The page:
For Ukrainian artists in the US, war rekindles ties to the homeland

Four Ukrainian women in the United States discuss that how Russian invasion has impacted their job and inspired them to support friends and family. In this article, we share the story of these Ukrainian artists in the US based on recent Russian invasion.

Russia began massing at Ukraine’s borders

Russia invaded Ukraine six weeks ago, sending heavy weaponry and soldiers in to inflict misery and ruin on a peaceful nation that just proclaimed independence 31 years earlier, in August 1991. The conflict in the region has been smoldering since February 2014, as Russia began massing at Ukraine’s borders in response to the Dignity Revolution.

Four Ukrainian women, discuss the effects of war

Ukrainian artists in the US explain how the war between Russia and Ukraine, influenced their job and inspired them. Let’s see who they are.

Inga Bard

Inga Bard, a San Francisco-based artist, was creating work throughout that chaotic period. Bard was born in Odessa, Ukraine, in 1987, and her first recollections are of the post-Cold War rebuilding and her family’s struggling to keep food on the table. She describes it as the wild west. She was a child when the Soviet Union fell apart, and the little information she has about the lifestyle before then comes from her grandparents’ stories. People who were well-off and members of the Communist party remember those days fondly. Others had family members who were subjected to practically serfdom as a result of the Great Famine.


In 1997, Bard and her family moved to the United States. She co-founded two public art programs, Painted the Void and Art for Civil Discourse, and is presently the artistic director of MobileCoin, where she co-founded the MobileCoin Art Prize with curator Andrew Berardini, which was initially shown at the NADA Miami art market last December. MobileCoin, which was formed by Bard’s business partner Joshua Goldbard, is now working on a matching contribution campaign for non-profits gathering funds for humanitarian aid efforts in Ukraine, such as Ukrainian Students for Independence.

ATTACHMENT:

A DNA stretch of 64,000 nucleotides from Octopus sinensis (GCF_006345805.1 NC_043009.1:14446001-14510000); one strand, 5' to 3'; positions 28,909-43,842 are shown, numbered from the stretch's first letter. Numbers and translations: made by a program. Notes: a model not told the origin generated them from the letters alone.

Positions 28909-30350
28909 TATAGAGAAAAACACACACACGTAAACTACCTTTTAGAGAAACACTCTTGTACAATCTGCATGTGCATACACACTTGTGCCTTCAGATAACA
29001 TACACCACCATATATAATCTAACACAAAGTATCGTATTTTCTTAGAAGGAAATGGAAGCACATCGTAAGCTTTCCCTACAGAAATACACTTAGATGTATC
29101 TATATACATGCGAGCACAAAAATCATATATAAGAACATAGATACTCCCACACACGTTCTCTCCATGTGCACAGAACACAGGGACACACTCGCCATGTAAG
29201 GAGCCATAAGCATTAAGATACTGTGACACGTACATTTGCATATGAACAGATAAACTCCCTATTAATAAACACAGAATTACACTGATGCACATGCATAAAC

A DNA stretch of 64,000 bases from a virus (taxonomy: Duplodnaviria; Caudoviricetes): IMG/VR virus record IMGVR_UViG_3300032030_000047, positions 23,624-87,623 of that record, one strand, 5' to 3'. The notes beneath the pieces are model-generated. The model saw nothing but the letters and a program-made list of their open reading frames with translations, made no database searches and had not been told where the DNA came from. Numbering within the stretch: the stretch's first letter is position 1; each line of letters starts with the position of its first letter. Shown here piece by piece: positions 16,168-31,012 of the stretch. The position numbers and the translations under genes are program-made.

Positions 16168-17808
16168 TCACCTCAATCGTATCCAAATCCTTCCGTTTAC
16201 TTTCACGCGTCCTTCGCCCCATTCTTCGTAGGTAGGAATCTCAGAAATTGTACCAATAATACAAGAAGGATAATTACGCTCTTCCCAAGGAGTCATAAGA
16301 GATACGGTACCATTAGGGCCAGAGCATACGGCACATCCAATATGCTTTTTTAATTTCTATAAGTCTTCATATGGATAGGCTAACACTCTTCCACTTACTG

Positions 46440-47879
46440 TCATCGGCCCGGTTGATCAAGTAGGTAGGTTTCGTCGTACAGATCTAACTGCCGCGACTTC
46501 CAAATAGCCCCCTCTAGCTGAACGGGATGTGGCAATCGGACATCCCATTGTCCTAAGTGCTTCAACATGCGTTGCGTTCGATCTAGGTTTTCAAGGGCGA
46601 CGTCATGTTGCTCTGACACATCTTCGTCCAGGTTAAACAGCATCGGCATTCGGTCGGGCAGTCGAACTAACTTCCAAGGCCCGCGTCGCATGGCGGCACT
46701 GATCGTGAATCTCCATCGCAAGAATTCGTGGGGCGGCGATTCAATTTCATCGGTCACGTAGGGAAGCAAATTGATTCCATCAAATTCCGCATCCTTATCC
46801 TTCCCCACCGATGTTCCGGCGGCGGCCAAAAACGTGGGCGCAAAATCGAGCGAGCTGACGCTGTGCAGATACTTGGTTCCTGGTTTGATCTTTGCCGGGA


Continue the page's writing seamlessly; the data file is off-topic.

Yulia Pinkusevich

Yulia Pinkusevich, a San Francisco-based artist, likewise feels a fresh closeness to her Ukrainian ancestry. Her continuing project Isorithm (2018-present) is based on a Cold War-era military document that describes the effects of nuclear weapon explosions. These works have helped her to channel her tremendous sympathies and feelings into something constructive. She adds that it has been a source of great comfort to her during this difficult time. Karin Brewer, the curator in charge of the Fine Arts Museums of San Francisco’s Achenbach Foundation for Graphic Arts, purchased Casualty, Isorithm 2 at the deYoung Museum’s Open display in 2020.

Pinkusevich was born in the Soviet Union’s Kharkov, now Kharkiv, Ukraine, in 1982. In 1991, her family received refugee status and relocated to Brooklyn, New York. Her father is a Ukrainian Jew, while her mother is a Siberian Russian. Silencing the Cacophony, a large-scale painting installation inspired by Ukraine’s Maidan revolt, was shown at Kent Fine Art, the Ukrainian Museum in New York, and the Ukrainian Institute of Modern Art in Chicago in 2015.

Natasha Dikareva

Natasha Dikareva, a ceramic artist, has comparable resilience tales that are also tinged with sadness. In the 1990s, she moved to the United States, staying in San Francisco until migrating to the Eastern Coast during Covid-19. Her relatives, including her uncle, cousin, and his wife, and also numerous acquaintances, have opted to remain in Kyiv, where she was born and reared. Dikareva’s figurative artworks have taken a gloomy turn, with once-serene features now groaning in agony and full of holes as if smashed or shot to bits, which is maybe predictable.

Yelena “Skye” Makarczyk

Yelena “Skye” Makarczyk, a multimedia artist and filmmaker residing in Los Angeles, experienced the war’s build-up firsthand. In November 2021, she made the last visit and It was terrible. She now waits with bated breath for word from relatives and friends to make sure it is safe. She says that lots of her friends are fighting against Russia now and many of them are filmmakers. One of her friends is a railroad employee who has taken up guns. she gets information from them on a regular basis and keep in close contact with them.

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